You mentioned in one of your interviews that usually the goal you set for yourselves at a certain competition is not the placement, but the score you want to achieve. So, for example, what are more or less the points you expect to get at your coming competitions?
Meagan is the one who is in charge of setting points?
Meagan: Yeah! (laughs) We have a mathematician, she works for the federation, and every year she gives us a chart and breaks down that if we skate our very best this is how much we are going to score, in the short program and in the long program, for technical and for artistic and what not. So how we would like to build throughout our season is: it would be very successful if next week at Skate Canada we can score over 70 points in the short and around 135 in the long. I think that would be a great way to start the season, and we would like to build those scores even higher. In every competition we want to have a new personal best score. So last year we did a very good job, almost every competition achieving a new personal best. We would like to do that again this year.
If we talk about setting points and numbers, are you aware of the new world record scores set by the Russian pair at Nebelhorn? (this talk took place before Skate America, where Volosozhar/Trankov broke their world records once again - ed.)
Eric: Yes, we saw that! Both Meagan and I, we like to watch all the competitions. I like watching not just my competitors, but all the skaters. I like to see the new programs, to see how people skate; I still like to watch skating, just as a sport I still find it very exciting. And along with that I get to see how our competitors are scored.
Meagan: We like to follow all the competitions. And seeing how well the Russians scored at Nebelhorn motivates us to want to also score very high this year. We think we are very capable of getting high scores as well.
Richard Gauthier, your coach, said in one of his interviews that three years is the time that is needed to create a pair. Do you agree? And how would you describe each "stage" you went through as a pair team during those three years?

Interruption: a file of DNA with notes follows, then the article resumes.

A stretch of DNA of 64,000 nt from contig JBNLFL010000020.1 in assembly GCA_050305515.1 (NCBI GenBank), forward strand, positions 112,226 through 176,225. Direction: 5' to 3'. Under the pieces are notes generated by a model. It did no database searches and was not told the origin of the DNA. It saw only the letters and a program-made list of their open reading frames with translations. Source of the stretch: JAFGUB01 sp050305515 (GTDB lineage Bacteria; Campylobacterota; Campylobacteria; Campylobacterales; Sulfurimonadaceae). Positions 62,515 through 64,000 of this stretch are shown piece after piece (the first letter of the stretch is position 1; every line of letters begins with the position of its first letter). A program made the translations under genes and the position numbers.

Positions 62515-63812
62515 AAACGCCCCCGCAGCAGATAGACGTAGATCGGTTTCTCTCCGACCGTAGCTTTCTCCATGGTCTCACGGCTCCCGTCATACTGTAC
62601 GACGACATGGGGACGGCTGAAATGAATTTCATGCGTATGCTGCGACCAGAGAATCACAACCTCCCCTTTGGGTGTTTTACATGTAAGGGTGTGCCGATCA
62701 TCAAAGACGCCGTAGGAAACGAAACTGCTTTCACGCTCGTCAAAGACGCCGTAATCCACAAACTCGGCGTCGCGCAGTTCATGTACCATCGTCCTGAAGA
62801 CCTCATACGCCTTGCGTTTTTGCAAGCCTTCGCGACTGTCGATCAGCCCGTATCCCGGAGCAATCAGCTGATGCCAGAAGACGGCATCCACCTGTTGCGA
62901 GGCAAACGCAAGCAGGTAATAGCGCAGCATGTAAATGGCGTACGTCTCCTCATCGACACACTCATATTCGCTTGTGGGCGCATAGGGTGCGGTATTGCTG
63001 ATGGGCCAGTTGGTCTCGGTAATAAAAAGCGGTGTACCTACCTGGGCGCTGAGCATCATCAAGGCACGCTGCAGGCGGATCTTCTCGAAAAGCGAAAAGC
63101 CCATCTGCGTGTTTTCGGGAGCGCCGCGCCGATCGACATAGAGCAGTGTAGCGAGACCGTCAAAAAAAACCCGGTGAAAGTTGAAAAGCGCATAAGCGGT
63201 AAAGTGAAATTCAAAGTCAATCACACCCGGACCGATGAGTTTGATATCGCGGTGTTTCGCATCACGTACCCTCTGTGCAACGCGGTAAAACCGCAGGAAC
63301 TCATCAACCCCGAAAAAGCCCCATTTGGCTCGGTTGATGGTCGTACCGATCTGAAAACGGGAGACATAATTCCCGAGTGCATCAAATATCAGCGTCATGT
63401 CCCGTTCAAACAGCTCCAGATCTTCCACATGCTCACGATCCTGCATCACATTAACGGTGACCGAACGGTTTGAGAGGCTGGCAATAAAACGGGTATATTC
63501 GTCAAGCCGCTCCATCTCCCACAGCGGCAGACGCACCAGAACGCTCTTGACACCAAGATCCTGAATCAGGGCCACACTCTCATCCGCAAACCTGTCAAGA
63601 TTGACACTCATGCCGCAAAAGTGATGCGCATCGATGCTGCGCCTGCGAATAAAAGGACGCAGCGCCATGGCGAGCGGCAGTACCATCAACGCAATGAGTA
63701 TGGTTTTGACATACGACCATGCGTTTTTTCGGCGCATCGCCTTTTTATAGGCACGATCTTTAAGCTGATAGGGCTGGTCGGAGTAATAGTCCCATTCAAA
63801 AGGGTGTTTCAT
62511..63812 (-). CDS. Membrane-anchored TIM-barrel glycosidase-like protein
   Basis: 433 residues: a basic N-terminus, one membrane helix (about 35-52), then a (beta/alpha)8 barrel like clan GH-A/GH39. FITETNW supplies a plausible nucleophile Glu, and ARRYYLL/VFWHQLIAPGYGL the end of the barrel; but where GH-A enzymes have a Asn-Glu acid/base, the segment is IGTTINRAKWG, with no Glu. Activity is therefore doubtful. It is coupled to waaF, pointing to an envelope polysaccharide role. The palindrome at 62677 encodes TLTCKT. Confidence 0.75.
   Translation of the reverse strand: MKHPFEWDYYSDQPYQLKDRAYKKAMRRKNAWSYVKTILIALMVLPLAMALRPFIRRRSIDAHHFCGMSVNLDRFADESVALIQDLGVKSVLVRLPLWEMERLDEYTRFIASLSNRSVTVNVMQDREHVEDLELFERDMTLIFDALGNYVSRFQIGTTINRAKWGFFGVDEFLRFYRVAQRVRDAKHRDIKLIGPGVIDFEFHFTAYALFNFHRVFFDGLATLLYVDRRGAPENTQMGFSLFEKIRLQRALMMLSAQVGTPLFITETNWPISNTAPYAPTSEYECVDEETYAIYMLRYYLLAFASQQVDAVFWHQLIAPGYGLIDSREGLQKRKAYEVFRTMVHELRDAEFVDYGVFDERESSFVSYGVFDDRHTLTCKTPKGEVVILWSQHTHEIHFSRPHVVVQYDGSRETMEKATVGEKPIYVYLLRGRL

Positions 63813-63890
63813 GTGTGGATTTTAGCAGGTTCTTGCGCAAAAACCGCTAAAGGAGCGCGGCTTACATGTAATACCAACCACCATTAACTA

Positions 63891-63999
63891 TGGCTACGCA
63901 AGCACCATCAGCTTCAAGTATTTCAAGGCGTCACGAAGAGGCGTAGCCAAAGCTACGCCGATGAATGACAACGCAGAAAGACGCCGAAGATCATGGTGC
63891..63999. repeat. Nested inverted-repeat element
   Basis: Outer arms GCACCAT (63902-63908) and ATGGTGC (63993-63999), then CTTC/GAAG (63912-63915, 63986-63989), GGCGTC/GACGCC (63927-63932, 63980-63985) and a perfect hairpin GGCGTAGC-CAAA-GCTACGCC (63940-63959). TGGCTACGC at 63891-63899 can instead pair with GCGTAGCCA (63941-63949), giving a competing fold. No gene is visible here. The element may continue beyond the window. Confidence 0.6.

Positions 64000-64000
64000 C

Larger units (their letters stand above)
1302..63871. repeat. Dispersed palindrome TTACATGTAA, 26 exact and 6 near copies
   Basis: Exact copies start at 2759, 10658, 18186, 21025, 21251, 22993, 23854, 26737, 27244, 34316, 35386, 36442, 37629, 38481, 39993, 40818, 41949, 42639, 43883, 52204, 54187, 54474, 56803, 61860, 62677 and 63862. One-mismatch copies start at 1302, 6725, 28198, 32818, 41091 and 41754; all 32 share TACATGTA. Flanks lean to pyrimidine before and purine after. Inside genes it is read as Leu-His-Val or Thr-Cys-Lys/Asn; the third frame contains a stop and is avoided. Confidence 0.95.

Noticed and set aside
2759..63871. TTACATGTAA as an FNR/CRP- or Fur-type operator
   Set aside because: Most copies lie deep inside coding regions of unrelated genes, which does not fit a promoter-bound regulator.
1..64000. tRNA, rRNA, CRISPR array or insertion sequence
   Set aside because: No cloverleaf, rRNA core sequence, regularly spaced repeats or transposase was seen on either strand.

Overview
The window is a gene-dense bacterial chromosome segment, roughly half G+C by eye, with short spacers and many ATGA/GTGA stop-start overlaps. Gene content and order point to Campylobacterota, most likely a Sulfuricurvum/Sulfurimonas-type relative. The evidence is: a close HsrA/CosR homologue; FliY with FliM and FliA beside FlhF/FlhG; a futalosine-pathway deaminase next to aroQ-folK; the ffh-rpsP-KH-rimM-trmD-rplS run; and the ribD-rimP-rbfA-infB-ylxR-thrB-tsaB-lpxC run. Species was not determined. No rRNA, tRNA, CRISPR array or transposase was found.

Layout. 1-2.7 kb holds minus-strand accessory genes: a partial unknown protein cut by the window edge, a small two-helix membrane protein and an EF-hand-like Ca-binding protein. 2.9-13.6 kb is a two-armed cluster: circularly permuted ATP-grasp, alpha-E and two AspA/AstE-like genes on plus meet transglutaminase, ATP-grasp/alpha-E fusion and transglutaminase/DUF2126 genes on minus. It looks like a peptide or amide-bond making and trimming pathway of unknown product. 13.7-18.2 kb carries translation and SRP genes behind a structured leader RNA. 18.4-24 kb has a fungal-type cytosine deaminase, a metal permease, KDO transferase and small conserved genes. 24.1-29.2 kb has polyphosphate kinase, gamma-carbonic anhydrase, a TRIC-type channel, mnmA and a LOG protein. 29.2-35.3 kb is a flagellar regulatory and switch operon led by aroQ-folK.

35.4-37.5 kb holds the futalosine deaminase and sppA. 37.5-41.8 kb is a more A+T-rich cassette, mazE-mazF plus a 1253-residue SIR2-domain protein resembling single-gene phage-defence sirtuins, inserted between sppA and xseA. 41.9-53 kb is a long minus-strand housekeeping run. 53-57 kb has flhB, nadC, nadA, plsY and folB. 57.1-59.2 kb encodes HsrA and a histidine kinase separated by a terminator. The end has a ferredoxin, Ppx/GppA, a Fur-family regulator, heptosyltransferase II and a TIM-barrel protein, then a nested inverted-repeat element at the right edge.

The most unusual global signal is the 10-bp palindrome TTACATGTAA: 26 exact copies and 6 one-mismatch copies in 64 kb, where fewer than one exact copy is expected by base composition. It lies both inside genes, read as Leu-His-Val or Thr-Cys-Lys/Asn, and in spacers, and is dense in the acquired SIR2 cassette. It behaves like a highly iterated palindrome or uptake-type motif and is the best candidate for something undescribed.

Eric: I think that he's quite right about that, you will see that with most teams. Our very first year together was really about "learning to do the elements", not only at practice but also how to compete, to make sure that you can do a relatively clean program. The second year, we tried to add some more difficult transitions, working on adding difficulty to the lifts and getting more levels on each element. Last year we really tried to push the second mark and the transitions, to make very difficult programs, so that the judges would have no choice but to give us high component marks. We've learned that what we really need is to have that ease and that flow in our skating, and that's what comes with time. You can't skate for three hours a day just working on that when you're a new team, you need time to work to get those elements so that they're so easy you can start working on all the in between stuff and the flow.
This year we found out that it comes so naturally, we don't need to be looking at each other to know where we are, we know exactly what we need to do and it really happens without us thinking about it. Whereas in the first few years we had to be very aware, very careful about where we were on the ice, how our patterns work going into our elements, and now it's a lot easier.
Meagan: I agree with everything Eric said, I think that there's nothing that can take the place of experience. Now Eric and I have had a lot of experience together, not only in competitions, but also in shows. This spring we were able to do the "Stars on Ice" tour in Canada, and I think that our skating was brought to a new level after we did it. Having to perform every night we really learned how to skate comfortably, how to perform, how to execute things smoothly, and we came back from the tour as a new transformed team.
If we don't talk about the technical side and more about the relationship in the pair, you looked like a real great team from your first year already.